Arcosanti: An Urban Laboratory
A white silhouette on a large metal disc marks the entrance to the Arcosanti property, depicting a city of impressive futuristic architecture. One searches in vain for this metropolis across the dry range land -- and then notices, off to the right, in the distance, a construction crane. Beneath it, one can barely make out a small cluster of buildings.
This, thus far, is all that exists of Arcosanti, city of the future. Its concrete buildings, some dating back to the days of Nixon and Vietnam, are stained with age. The colors that were fused into them then -- a technique called "silt casting" -- are no longer vibrant.
Since the Arcosanti experiment was begun in 1970, only an estimated 5 percent of it has been built. That projects to an estimated completion date of, roughly, 700 years from now.
Still, those hoping to enter some kind of time warp utopia, with tie-dyed flower children weaving plant holders out of macram, will be disappointed. There are no group marriages, no glassy-eyed acolytes. You'd be more likely to find a drum circle in the arts district of your nearest big city than out in Arcosanti.
This "prototype arcology" is the vision of Paolo Soleri (1919-2013), an artist/thinker who saw it as an alternative to urban sprawl (Arcology, a word invented by Soleri, means architecture + ecology, and he designed hundreds of them). The completed Arcosanti is intended to house and partly sustain 5,000 people on a mere 25 acres of land -- a more efficient place than, say, Phoenix, the nearest city, which sprawls over 469 square miles. Phoenix, however, exists right now, while Arcosanti currently has a population of less than 100.
Arcosanti supports itself by giving tours to the curious, and by selling windbells designed by Soleri. This gentle business model is a big reason why Arcosanti hasn't grown as fast as its fans might have liked. The trickle of funds and the glacial building progress, however, do not mean that Arcosanti is a place of repose. Those who live here are expected to work here, either in construction, the greenhouses, in composting and recycling, or, as we saw when we arrived, vigorously washing the cafe windows. Soleri, we were told, did not like hippies.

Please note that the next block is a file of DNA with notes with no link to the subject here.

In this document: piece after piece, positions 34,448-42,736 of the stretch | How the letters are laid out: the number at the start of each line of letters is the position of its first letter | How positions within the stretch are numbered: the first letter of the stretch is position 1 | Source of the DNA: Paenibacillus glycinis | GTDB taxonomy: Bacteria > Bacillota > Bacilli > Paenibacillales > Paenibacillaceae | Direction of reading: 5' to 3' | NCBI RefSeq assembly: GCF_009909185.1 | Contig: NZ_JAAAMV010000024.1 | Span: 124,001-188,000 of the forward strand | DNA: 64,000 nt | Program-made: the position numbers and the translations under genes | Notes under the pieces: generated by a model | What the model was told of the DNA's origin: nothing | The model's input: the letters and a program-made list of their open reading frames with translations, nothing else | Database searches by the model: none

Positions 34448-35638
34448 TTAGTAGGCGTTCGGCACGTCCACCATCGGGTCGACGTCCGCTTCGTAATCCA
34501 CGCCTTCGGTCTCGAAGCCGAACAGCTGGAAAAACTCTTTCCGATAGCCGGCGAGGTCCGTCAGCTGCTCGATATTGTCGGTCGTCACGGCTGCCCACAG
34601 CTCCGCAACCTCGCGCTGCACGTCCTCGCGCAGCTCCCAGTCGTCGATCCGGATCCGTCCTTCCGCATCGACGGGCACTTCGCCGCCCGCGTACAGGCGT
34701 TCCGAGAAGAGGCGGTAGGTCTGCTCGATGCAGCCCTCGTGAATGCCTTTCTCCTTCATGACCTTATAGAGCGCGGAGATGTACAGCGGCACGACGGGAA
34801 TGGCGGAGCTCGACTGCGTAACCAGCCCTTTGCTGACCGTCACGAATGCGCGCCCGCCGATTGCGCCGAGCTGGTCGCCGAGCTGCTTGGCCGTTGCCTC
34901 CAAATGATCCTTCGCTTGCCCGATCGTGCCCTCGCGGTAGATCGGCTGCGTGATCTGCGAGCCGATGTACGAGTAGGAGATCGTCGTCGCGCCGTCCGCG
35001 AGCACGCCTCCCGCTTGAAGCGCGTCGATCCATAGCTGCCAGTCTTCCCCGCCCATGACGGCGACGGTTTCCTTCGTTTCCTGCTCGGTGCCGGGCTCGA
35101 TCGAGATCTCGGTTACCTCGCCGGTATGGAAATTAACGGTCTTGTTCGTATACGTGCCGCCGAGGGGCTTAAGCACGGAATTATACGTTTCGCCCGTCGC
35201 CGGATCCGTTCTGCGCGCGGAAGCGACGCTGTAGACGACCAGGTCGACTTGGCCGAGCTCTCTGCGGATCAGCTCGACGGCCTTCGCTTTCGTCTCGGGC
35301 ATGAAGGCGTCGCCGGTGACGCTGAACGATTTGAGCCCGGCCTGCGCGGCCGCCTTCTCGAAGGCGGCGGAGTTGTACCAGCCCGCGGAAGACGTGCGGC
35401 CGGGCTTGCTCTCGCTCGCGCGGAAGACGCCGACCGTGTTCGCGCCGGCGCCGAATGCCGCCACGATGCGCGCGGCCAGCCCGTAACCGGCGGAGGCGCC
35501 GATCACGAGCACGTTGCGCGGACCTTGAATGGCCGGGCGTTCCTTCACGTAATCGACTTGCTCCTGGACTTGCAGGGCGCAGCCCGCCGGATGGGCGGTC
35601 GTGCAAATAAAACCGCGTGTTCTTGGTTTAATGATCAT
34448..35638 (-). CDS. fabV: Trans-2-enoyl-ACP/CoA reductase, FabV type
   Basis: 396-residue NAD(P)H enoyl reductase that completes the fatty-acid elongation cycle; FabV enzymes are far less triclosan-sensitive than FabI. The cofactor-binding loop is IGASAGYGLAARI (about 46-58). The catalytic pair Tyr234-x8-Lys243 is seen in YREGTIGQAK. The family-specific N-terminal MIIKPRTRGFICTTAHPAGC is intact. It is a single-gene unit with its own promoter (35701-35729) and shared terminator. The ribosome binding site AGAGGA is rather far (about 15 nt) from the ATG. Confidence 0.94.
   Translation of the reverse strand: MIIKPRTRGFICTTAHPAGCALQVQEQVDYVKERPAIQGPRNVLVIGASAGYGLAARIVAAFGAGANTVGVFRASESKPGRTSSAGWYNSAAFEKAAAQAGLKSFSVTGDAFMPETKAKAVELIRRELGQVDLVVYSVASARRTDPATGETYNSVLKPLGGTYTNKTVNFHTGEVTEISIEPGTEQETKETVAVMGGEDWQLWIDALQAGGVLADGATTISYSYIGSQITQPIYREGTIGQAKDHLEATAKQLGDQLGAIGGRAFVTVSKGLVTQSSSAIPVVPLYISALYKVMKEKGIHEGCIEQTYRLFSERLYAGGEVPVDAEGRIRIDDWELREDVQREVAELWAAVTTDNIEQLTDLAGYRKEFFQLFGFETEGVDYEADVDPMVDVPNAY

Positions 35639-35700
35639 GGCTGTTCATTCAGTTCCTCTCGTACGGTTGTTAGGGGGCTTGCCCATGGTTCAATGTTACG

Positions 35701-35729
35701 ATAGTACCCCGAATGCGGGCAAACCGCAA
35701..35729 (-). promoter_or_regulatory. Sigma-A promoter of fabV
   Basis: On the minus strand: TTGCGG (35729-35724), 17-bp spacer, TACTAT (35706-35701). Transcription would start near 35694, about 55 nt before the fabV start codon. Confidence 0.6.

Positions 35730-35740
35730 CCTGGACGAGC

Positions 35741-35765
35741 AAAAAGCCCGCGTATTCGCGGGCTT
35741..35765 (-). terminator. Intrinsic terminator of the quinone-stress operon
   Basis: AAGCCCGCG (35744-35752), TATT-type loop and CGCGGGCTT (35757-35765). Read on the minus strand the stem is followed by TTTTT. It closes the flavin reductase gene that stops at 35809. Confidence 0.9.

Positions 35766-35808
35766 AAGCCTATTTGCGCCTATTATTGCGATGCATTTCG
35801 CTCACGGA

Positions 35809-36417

Tours begin and end in the visitor center/bell shop, where one can see an exhibit of how Arcosanti's master plan has changed, many times, over the years. (Its current incarnation is named Arcosanti 5000.) All of the Arcosantis look alien and spiky, like the bleached exoskeletons of dead sand worms, at least in miniature. Another display asks, "Where are we going to get 19 additional Planet Earths?" and asserts that "The American Dream embodied in the single family house" is "a planetary-human catastrophe." Places like Arcosanti, on the other hand, replace "consumption-gratification unlimited" with "an intense social, convivial, cultural, esthetic, productive, sane life."
The tour winds its way through the Ceramics Apse (birthplace of the silt cast bells), the Vaults (an arch-shaded plaza), the Amphitheater, the Shopping and Restaurant zone (there are as yet no shops or restaurants), and the Foundry (more bells). Watching molten metal being poured in the Foundry is considered a highlight. Hardier souls can venture out to the greenhouses, or across the dry riverbed to a neighboring mesa, where one can really view how much of Arcosanti has yet to be built.
Although Arcosanti intends to be a city some day, it does not have the manic energy of modern-day urbanization. Its inhabitants seem content to take things at a pace that feels comfortable to them, and to let history judge their efforts -- however far in the future that may be. Our tour guide winced at the word "anachronism" and insisted that Arcosanti's principals are ageless, while the current American model is the aberration. "50,000 people a year come here, look at it, say, 'Wow, isn't that interesting?' and then drive away," he told us, "because it requires a total abandonment of what everyone has taken to be a given."